J. VENKATESAN, The Hindu Jan 8th 2013
The Supreme Court has expressed its concern and anguish over the number of acquittals taking place in the country and said “Every acquittal should be understood as a failure of the justice delivery system in serving the cause of justice.”
A Bench of Justices C.K. Prasad and J.S. Khehar said “the person concerned may have to suffer periods of incarceration for different lengths of time. They (accused) suffer captivity and confinement most of the times (at least where they are accused of serious offences), till the culmination of their trial. In case of their conviction, they would continue in confinement during the appellate stages also, and in matters which reach the Supreme Court, till the disposal of their appeals by this Court. By the time they are acquitted at the appellate stage, they may have undergone long years of custody. When acquitted by this Court, they may have suffered imprisonment of 10 years, or more. When they are acquitted (by the trial or the appellate court), no one returns to them; what was wrongfully taken away from them.”
Writing the judgment, Justice Khehar said “The system responsible for the administration of justice is responsible for having deprived them of their lives, equivalent to the period of their detention. It is not untrue, that for all the wrong reasons, innocent persons are subjected to suffer the ignominy of criminal prosecution and to suffer shame and humiliation. Just like it is the bounden duty of a court to serve the cause of justice to the victim, so also, it is the bounden duty of a court to ensure that an innocent person is not subjected to the rigours of criminal prosecution.”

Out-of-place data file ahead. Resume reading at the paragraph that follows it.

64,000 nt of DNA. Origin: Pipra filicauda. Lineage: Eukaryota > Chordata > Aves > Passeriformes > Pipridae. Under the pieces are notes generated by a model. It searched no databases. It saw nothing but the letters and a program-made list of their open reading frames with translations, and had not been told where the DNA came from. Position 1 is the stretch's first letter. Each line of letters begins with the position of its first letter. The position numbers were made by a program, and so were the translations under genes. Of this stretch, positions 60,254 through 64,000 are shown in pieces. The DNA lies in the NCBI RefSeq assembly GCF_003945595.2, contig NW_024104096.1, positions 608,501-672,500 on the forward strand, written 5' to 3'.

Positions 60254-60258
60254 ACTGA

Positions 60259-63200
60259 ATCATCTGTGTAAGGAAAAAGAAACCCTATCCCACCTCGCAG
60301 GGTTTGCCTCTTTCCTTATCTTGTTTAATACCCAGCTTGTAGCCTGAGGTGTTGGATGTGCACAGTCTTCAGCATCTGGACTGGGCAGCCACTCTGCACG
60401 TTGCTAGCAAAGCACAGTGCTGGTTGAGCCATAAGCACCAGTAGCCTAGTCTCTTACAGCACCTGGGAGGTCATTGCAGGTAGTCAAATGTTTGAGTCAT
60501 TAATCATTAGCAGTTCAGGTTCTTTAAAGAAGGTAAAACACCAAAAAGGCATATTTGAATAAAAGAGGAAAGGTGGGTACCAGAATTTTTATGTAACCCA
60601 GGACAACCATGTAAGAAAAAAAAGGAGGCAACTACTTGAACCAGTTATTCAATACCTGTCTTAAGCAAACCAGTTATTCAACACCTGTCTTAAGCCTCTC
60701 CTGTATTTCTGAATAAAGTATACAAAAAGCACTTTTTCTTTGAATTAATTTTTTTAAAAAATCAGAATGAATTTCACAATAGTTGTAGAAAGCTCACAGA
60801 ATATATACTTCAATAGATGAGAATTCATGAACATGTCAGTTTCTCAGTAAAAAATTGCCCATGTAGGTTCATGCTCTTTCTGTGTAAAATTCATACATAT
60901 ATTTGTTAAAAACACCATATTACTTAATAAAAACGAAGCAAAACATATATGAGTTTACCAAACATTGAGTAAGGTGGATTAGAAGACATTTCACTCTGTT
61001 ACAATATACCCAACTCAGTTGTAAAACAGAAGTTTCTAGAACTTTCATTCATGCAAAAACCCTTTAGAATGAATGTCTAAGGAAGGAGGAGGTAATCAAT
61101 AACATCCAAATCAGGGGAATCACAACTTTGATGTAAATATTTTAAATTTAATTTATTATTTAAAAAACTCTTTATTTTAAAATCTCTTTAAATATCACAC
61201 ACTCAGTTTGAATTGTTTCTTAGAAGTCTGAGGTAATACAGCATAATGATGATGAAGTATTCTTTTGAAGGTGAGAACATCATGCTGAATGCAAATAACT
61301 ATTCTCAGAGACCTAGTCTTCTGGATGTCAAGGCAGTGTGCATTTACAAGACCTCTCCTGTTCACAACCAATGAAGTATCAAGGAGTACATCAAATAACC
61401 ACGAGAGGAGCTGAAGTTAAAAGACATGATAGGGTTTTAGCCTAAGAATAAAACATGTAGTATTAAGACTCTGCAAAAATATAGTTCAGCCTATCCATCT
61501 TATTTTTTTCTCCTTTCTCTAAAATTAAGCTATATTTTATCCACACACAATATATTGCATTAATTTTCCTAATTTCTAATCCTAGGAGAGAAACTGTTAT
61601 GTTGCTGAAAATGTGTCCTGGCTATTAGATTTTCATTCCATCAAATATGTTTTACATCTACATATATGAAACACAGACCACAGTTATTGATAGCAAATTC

The bench said “every acquittal should ordinarily lead to the inference that an innocent person was wrongfully prosecuted. It is therefore, essential that every State should put in place a procedural mechanism in six months, which would ensure that the cause of justice is served, which would simultaneously ensure the safeguard of interest of those who are innocent.” The Bench passed the order while acquitting Kishanbhai of Gujarat, accused of raping and killing a six-yea-old girl for a consideration of Rs. 1,000 on the ground that there were many lapses in the probe.
The Bench directed the Home Department of every State to examine all orders of acquittal and to record reasons for the failure of each prosecution case. It said “A standing committee of senior officers of the police and prosecution departments should be vested with aforesaid responsibility. The consideration at the hands of the above committee should be utilised for crystallising mistakes committed during investigation, and/or prosecution, or both.”
It said “The Home Department of every State Government will incorporate in its existing training programmes for junior investigation/prosecution officials’ course-content drawn from the above consideration. This would ensure that those persons who handle sensitive matters concerning investigation/prosecution are fully trained to handle the same. Thereupon, if any lapses are committed by them, they would not be able to feign innocence, when they are made liable to suffer departmental action, for their lapses. On the culmination of a criminal case in acquittal, the concerned investigating/prosecuting official(s) responsible for such acquittal must necessarily be identified. A finding needs to be recorded in each case, whether the lapse was innocent or blameworthy. Each erring officer must suffer the consequences of his lapse, by appropriate departmental action, whenever called for. Taking into consideration the seriousness of the matter, the concerned official may be withdrawn from investigative responsibilities, permanently or temporarily, depending purely on his culpability.”
The bench directed the Registry to transmit a copy of this judgment to the Home Secretaries of all State Governments and Union Territories within one week and they were asked to ensure compliance of the directions.